Health Monitor Application
Change the approach to Electronic Healthcare records to meet the needs of the modern provider’s needs.
How can we take
what is currently available in the EHR space and make it more effective?
Create a patient electronic healthcare record that is interactive and that can house all of the data currently included in current EHR systems.
There were two UI/UX design principles that we needed to address first, and they were: 1. Data Density and 2. Speed of Use. Medical providers need as much critical data as possible, while not be overwhelmed or confused, and the utility of the dashboard needed to be self explanatory. Working in an ER does not provide a lot of free time for learning new technologies.
Create a patient electronic healthcare record that is interactive and that can house all of the data currently included in current EHR systems. We began addressing this task by listing, grouping, and organizing all of the components that were going to be required to create a system that is as comprehensive as possible. As a UX design agency we were quite used to conducting this kind of research, but quickly realized the enormous design task that was in front of us.
UX/UI Design Strategy
Beginning with Sketches and low fidelity wireframes.
The design process begins with hundreds or rough wireframes. Some of the wires were simply data visualization blocks that showed how many different ways we could illustrate the same health record data. While other wires included full mock-ups of landing areas with high-level patient data, critical data, and the most recent medical interactions or events with a particular patient. One of our primary goals during this process was to find a way to simplify and reduce the amount of clicks or touches needed to satisfy the medical provider’s immediate needs.
Integral to our UI design was that whatever gets built needs to address the medical provider’s need to multi-task, such as looking at labs, notes, orders, tests, exams and see these kinds of information at the same time in one simplified view.
Our UI design strategy began by taking the approved UX wireframes and reducing them down to their most intuitive functions and then designing a series of data visualizations, iconography, and meaningful color theory based design to play well with what the medical community has become accustomed to. Additionally all the panels you see can slide up or down to discover more data.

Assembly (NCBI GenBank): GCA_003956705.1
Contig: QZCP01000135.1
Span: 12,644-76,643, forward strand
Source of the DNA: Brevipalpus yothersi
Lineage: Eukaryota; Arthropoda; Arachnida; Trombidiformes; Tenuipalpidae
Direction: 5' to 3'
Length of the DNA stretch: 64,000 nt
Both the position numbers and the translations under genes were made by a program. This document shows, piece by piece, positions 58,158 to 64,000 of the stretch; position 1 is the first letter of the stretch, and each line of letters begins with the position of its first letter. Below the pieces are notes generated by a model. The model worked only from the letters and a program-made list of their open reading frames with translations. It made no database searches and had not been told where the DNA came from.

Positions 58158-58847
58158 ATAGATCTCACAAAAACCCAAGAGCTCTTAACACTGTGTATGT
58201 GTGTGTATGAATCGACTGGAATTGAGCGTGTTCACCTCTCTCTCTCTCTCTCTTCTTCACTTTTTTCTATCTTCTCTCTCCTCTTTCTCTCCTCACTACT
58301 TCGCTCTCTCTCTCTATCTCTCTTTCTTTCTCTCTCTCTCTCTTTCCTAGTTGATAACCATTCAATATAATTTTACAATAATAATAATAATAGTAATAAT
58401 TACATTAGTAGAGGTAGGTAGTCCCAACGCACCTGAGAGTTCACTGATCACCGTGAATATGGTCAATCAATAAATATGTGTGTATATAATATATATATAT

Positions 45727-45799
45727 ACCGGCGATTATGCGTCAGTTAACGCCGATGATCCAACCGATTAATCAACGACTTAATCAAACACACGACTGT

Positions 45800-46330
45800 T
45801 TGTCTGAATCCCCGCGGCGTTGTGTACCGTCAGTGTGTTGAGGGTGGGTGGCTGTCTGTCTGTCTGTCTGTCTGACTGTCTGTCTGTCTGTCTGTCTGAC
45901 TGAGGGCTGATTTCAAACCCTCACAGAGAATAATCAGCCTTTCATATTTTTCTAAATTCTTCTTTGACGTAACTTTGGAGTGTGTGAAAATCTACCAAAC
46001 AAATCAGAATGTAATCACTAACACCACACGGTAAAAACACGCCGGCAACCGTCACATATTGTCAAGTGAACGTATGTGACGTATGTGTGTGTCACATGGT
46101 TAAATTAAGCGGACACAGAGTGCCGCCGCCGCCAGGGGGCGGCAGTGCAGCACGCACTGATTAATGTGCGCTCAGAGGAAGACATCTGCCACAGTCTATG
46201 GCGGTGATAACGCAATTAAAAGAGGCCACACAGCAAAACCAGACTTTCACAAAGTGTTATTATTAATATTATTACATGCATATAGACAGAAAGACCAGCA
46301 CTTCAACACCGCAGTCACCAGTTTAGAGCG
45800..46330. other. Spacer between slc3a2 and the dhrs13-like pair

Banded red bars illustrate heart rate deviation.
Upper levels indicate the healthy saturation and the solid line indicates a consistent regimine of testing.
One of the key results we found when working with the medical community is that the more dense the data is the better. Doctors and nurses are looking for signals in the noise, and feel more confident in their decision making when provided with enormous amounts of data.
The boxes below show the maximum amount of data for different vitals over time in the least amount of space. For example, the blood pressure data visualization shows each time blood pressure was taken, the highs and lows, abnormal readings in red, and the baseline for a healthy marker across the middle of the graph.
Is indicated on each test at the bottom of each line and systolic pressure indicated by the height of each line. Red being used to indicate abnormal reading.
The full body graphic below helps critical care providers to immediately understand the patients problem areas without reading a single panel of information.
The Ma (Mass) and Ca (Calcium) variables play crucial roles in understanding the body's composition and overall health.
Body imaging techniques provide a fascinating glimpse beneath the surface, revealing the intricate landscapes of our internal anatomy with remarkable detail and precision.
Notes & Graphs
To better treat patients, all current patient data has been converted into a one-page visual summary with live links to X- Rays, MRI’s, and other important patient data, and depending on the date selected this patient’s information can be viewed over time, significantly adding to the value of this kind of system.
Our approach to interaction dashboard design focused on a “90-second review window” for medical providers to view a particular EHR.
As we were tasked with first considering “touch” or tablet navigation and creating an interface that would enable providers to view top-level patient history, current health issues, and allergies or chronic issues within this short window of time.
This new EHR platform is positioned to become a kind of “right-hand” for busy primary practice doctors and nurses, as well as emergency medical care providers that often had much less than 90 seconds to view any kind of existing patient data. Obviously, integration with EHR systems and others was not just an enormous task for the development team, we also were tasked with creating an interface and front-end that would work seamlessly with several third-party applications, which would alleviate another common frustration by eliminating the need to log in and out of separate record systems.
Scheduling has been the Achilles heal of the medical community for as long as there has been waiting rooms. Including a scheduling interface that can be viewed by department, provider, or patient was essential.
An important aspect of tracking some conditions such as heart arrythmia is daily monitoring to detect when and how often fluctuations take place.
Color coding, size of blocks, and types of patterns are added to results to give the most information in the least amout of space
For administrative and medical facility management, all scheduled appointments for all departments can be seen in the weekly view, and basic capacity can be seen by department within seconds.
Department specific view can be adjusted to see capacity by day, week or month, while also viewing the increase or decrease in appointments within the same category of time.